Vodafone reacts to disability discrimination case loss

Vodafone reacts to disability discrimination case loss

Vodafone has lost its appeal of a previous employment tribunal brought about by the Communications Worker’s Union on behalf of Vodafone sales advisor Andrew Winfield.

The case confirmed again that between 2009 and 2014 Vodafone failed to meet its legal obligations to make reason adjustments to Andrew’s role in relation to complications from his Type 2 Diabetes, before subsequently dismissing him.

CWU employment law expert Mick Lynch stated that ‘a major global employer has very convincingly been found wanting, with the Appeal Tribunal concurring that no reasonable employer would have dismissed an employee in these circumstances.’

 Vodafone reacts

A Vodafone spokesperson responded to Mobile saying: ‘Vodafone made extensive adjustments to accommodate Mr Winfield’s disability, including ensuring he had fixed shifts for the last two years of his employment.  In this particular case however, the tribunal concluded that we should have gone further, though it did reduce his compensation by 25%.”

When asked why Vodafone chose to appeal in light of the judge’s strong initial judgement, the told Mobile: ‘We believed the Tribunal had over-stepped its remit to extend the ambit of a reasonable adjustment (i.e. reducing the performance standard required for a role, rather than making adjustment to help employees meet the required standard).’

When asked by Mobile whether they would be further appealing the judgement, Vodafone said that they have no intentions to appeal further as they accept that the court has ‘a wide discretion to determine what is reasonable in any particular case.’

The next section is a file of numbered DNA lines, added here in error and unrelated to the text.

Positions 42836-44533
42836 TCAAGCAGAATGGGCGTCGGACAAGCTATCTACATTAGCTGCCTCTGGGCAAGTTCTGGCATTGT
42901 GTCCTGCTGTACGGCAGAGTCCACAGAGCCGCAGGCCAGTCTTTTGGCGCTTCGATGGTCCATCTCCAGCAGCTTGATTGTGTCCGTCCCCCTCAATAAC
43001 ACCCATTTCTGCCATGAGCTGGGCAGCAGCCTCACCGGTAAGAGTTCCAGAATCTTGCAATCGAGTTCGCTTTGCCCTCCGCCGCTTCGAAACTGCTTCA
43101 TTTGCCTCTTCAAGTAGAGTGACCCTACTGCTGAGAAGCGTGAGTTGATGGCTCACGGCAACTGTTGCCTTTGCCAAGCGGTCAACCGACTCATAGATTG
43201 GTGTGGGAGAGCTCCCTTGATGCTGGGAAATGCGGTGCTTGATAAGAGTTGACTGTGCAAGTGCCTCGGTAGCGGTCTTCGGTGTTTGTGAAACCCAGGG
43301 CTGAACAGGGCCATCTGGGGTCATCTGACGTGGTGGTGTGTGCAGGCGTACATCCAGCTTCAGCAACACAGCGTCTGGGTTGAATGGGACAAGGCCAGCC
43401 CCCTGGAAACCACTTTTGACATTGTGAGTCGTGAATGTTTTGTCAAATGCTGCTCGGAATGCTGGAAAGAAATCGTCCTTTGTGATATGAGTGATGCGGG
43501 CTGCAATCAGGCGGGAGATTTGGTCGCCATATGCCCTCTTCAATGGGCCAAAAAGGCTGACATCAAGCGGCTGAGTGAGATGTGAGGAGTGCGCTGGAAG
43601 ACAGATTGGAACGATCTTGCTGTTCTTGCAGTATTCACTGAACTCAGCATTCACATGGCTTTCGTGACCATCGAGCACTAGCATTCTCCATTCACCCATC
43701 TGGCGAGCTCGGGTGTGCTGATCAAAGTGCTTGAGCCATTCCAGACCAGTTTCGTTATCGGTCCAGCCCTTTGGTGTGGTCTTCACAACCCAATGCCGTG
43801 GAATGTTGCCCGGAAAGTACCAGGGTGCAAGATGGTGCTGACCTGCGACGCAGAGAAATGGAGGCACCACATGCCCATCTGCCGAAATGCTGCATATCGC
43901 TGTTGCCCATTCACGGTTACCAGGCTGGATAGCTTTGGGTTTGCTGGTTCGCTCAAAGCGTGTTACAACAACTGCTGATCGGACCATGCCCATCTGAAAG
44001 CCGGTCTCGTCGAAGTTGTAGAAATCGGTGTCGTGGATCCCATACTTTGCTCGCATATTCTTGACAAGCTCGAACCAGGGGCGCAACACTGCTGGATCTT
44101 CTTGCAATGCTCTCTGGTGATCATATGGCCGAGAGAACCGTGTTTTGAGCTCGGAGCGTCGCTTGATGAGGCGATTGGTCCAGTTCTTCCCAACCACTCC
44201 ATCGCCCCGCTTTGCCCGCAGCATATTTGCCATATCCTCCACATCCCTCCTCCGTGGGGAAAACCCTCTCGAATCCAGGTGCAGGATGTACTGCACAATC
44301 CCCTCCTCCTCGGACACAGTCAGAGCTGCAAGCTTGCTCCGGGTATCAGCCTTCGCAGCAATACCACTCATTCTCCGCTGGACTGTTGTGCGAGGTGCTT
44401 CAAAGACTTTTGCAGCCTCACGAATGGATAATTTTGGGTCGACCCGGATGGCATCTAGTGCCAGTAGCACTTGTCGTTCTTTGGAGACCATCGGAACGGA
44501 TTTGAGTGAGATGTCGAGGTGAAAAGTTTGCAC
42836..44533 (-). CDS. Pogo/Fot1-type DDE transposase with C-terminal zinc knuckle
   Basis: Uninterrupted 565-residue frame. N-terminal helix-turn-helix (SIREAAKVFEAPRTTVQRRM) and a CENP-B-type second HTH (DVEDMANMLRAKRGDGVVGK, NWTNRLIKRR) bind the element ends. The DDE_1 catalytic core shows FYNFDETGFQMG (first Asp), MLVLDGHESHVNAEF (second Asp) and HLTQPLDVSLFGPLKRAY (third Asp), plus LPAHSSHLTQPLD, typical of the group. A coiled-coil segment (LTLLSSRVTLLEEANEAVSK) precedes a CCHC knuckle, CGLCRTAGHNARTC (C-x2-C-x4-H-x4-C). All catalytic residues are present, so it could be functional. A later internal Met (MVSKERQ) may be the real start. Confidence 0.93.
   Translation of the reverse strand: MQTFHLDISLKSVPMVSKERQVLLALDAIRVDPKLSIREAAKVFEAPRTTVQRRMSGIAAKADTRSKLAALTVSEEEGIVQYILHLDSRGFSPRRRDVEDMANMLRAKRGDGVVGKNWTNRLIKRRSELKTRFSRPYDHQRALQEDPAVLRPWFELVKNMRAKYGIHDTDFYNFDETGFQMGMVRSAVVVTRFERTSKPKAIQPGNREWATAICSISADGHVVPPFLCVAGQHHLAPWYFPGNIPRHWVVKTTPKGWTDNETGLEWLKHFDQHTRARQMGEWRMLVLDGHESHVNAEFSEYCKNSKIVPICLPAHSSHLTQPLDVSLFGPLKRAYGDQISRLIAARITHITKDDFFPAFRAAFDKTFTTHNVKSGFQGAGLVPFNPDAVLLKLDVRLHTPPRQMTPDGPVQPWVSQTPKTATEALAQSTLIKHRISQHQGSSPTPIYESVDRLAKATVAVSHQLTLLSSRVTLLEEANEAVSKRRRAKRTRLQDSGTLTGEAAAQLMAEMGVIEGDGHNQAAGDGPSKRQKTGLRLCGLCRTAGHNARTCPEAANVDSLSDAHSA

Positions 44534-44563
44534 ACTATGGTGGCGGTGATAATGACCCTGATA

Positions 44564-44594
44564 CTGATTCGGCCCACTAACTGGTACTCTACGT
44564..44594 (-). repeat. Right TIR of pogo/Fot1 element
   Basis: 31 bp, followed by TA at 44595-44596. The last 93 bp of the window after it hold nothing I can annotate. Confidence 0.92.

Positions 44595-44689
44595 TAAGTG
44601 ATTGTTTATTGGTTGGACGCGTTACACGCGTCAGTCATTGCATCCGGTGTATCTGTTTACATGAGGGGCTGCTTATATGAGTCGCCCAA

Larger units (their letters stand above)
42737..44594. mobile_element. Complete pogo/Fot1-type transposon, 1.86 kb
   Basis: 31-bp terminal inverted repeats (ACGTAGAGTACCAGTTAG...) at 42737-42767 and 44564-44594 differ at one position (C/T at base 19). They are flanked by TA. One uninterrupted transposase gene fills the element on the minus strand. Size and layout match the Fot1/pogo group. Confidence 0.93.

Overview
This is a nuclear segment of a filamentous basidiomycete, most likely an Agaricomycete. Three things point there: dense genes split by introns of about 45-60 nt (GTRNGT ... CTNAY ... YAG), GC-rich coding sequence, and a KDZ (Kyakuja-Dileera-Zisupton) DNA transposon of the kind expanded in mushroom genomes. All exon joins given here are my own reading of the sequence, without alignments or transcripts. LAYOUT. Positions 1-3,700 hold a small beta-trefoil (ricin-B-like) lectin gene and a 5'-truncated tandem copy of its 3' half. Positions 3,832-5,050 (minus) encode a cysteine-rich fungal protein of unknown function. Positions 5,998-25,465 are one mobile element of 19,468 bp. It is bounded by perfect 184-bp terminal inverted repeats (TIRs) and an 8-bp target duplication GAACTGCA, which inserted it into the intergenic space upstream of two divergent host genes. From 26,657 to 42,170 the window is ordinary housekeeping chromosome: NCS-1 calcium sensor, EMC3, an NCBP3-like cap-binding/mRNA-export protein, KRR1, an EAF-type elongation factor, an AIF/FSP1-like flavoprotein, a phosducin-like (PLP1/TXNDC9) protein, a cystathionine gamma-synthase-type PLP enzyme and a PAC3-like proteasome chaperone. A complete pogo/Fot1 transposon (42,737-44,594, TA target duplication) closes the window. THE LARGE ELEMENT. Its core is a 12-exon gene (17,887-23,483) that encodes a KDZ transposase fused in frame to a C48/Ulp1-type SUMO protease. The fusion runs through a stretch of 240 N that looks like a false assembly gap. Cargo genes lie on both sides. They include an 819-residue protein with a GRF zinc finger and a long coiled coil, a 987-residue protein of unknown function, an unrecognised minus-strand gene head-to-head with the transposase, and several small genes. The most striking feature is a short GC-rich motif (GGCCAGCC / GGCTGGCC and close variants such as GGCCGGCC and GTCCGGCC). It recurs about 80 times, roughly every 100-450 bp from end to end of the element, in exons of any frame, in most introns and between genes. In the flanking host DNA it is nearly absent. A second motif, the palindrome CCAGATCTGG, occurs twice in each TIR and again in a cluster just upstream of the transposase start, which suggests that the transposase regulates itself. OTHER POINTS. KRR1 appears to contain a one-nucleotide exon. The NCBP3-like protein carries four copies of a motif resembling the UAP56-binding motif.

Vodafone disability case

The undisclosed five-figure compensation figure will now include interest accrued while the appeal took place.

Following a decade of working at Vodafone’s Stoke-on-Trent site, in 2009 Mr Winfield was taken off a fixed shift rota designed to manage his Type 2 Diabetes. This was replaced by a flexible shift pattern that changed on a day-to-day basis.

This change caused hypoglaecemic attacks, which caused the previously high-performing staff member to miss performance targets and lose commission, for which he was disciplined. An initial tribunal led Vodafone to make changes to shift planning but Andrew’s target related dismissal in 2014 sparked a second tribunal.

Describing the case, Mick Lynch stated that, ‘one of the most striking things about this case was that several managers presented by Vodafone admitted they had received no training in disability issues or how to handle disabled employees.’

Under the Disability Discrimination Act 1995 and the Equality Act 2010, employers must make reasonable adjustments of duty for those with disabilities, this can include making changes to the building where the person works, changing the way in which work is done and providing equipment to make existing duties reasonable.

When deciding what constitutes a reasonable adjustment, Disability Action suggests employers should consider how effective the adjustment will be, how much it costs, how much it disrupts and whether it is practical for the business.


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